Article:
On June 11, 2018, Durham filed a “Petition for Judgment (Expedited Judgment Request), ” in which he represented that “the summons and complaint were duly served on the Defendants, Governor Tom Wolf and et al. defendants[.]” Doc. No. 18 at ECF p. 1. On June 26, 2018, the court denied the motion for attorney's fees or appointment of counsel and the petition for judgment, explaining why each of the claims appeared to lack merit. Doc. No. 19 at 2-3 n.1. The court also noted that the Durham's reference to serving Governor Wolf was misplaced, as he did not name the governor as a defendant in the amended complaint, and the purported service of the other defendants could not have been effective because he claimed to have effected service before the court had granted in forma pauperis status and deemed the amended complaint to have been filed. Id. at 4 n.1.

         Having received no updates from Durham by August 15, 2018, the court entered another order directing him to complete all necessary USM-285 forms and warning him that the court may dismiss the case for failure to comply with Rule 4 of the Federal Rules of Civil Procedure or lack of prosecution as to any defendant for whom he did not provide a proper form. Doc. No. 20 at 2. On November 5, 2018, after the Marshals Service represented to chambers that Durham had provided some, but not all, of the completed USM-285 forms, the court entered a third order directing him to complete and submit the necessary forms and again warned that failure to do so could result in dismissal as to the relevant defendants. Doc. No. 21 at 2. On January 10, 2019, Durham filed a “Temporary Restraining Order Request (Requesting Immediate Relief of Detention).” Doc. No. 22. The court denied the request less than a week later, explaining that the request was not based on any of the facts alleged in the amended complaint, and a motion for a writ of habeas corpus was the proper mechanism to seek release from custody. Doc. No. 23 at 1 n.1.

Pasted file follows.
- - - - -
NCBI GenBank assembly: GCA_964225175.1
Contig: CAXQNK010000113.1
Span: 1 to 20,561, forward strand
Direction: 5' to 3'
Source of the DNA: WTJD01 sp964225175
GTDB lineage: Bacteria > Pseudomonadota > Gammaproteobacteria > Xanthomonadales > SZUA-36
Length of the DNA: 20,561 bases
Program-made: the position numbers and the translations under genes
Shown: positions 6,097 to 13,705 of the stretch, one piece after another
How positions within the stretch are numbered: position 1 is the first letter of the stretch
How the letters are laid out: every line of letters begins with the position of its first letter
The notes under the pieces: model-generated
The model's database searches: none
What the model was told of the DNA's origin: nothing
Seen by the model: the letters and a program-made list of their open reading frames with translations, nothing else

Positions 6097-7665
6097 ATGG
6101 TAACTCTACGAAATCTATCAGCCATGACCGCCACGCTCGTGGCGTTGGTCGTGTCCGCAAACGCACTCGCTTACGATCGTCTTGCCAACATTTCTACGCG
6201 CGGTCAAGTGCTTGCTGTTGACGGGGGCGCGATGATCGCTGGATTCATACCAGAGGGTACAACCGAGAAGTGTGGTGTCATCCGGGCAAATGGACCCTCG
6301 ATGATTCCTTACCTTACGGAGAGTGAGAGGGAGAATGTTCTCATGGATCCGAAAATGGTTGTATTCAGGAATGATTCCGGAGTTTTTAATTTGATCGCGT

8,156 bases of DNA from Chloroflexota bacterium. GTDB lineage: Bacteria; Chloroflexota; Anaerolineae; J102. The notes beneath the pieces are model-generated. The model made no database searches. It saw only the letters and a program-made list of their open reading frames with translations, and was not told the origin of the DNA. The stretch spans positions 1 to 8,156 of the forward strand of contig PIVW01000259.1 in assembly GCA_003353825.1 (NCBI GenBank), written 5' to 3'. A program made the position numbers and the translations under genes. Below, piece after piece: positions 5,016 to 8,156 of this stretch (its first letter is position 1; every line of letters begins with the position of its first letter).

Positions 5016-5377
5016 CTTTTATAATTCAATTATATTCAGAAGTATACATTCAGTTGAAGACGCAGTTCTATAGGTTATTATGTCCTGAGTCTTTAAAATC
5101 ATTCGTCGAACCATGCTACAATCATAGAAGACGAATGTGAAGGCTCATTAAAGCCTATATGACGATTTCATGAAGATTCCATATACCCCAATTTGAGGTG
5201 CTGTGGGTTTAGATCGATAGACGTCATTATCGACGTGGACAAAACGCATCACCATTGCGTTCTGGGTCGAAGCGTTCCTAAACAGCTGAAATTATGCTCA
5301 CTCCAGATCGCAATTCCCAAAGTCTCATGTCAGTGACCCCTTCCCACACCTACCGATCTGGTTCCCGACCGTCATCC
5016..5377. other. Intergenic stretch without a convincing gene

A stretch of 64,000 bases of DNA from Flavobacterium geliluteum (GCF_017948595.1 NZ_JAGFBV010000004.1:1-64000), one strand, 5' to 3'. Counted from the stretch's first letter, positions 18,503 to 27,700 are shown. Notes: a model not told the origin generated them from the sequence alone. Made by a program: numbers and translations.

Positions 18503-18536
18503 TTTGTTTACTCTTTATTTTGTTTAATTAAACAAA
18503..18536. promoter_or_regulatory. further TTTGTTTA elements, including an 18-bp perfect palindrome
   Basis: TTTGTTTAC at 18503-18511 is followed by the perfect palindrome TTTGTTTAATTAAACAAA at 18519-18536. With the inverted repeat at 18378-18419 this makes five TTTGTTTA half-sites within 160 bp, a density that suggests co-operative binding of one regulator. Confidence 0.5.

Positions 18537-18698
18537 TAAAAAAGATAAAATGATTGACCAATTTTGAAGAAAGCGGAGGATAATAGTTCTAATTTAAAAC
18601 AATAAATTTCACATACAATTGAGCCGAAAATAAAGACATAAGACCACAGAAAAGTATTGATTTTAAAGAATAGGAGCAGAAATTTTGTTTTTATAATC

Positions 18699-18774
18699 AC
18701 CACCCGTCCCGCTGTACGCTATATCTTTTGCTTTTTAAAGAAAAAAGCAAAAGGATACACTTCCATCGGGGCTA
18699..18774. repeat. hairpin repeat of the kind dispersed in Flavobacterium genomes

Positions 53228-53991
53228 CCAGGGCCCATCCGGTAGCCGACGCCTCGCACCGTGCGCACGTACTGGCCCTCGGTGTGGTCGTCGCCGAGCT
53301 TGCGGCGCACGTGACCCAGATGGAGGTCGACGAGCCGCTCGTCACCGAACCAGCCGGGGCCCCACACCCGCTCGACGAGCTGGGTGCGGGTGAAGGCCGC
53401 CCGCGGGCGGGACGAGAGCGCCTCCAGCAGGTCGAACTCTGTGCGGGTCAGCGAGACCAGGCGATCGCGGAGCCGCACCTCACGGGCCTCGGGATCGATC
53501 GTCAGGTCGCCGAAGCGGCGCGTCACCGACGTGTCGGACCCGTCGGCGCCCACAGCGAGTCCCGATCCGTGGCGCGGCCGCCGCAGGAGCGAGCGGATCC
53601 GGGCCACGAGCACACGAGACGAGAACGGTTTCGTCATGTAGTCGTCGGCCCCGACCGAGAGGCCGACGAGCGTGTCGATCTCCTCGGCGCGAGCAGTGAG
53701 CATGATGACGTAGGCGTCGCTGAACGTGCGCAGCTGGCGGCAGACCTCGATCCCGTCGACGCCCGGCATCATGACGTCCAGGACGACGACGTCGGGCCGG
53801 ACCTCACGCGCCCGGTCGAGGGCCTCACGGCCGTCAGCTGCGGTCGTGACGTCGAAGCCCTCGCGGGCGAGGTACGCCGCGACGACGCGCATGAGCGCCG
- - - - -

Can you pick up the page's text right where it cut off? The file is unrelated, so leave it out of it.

The Philadelphia County District Attorney's Office moved to dismiss the amended complaint for failure to state a claim on January 16, 2019. Doc. No. 24. The City of Philadelphia filed its motion to dismiss on January 31, 2019. Doc. No. 29. On February 4, 2019, Durham filed a “(TRO) Deem for Judgment Expeditious Request.” Doc. No. 30. The court denied the request as moot the next day, explaining that the court had already denied his request for a temporary restraining order. Doc. No. 31 at 1. After receiving an extension of time to respond to the amended complaint, Troopers Gray and Hand filed a joint motion to dismiss on February 28, 2019. Doc. Nos. 26, 28, 35. Montgomery County and the Montgomery County District Attorney's Office filed a joint motion to dismiss on April 5, 2019. Doc. No. 37. The Bucks County District Attorney's Office received an extension of time to respond to the amended complaint on February 22, 2019, Doc. No. 34, and filed its motion to dismiss on April 18, 2019. Doc. No. 40.

         In May 2019, the court learned from the Marshals Service that Durham had not completed and returned a USM-285 form for Bucks County and entered an order to show cause why the court should not dismiss Bucks County from the case in light of the prior orders. Doc. No. 42. Durham filed an untimely response to the order to show cause, in which he did not address specifically whether he had prepared a USM-285 form for Bucks County and requested “an extension of 40 days to show cause and file motion in response to Motion to Dismiss.” Mot. for Continuence [sic] of ‘Order to Show Cause,' (“Continuance Mot.”), Doc. No. 43 at ECF p. 2. The court scheduled an in-person conference to discuss the requested extension for June 28, 2019. Doc. No. 44. When Durham had not arrived twenty-five minutes after the conference was scheduled to begin, the court allowed counsel for all the defendants to leave. Durham then arrived, and court staff informed him that the court could not hear argument on any issues now that defense counsel were no longer present, and that he was free to file a written submission explaining why the court should grant the requested extension, as well as why he was late to the conference. The court waited two weeks for Durham's written submission but never received one.

         II. FACTUAL ALLEGATIONS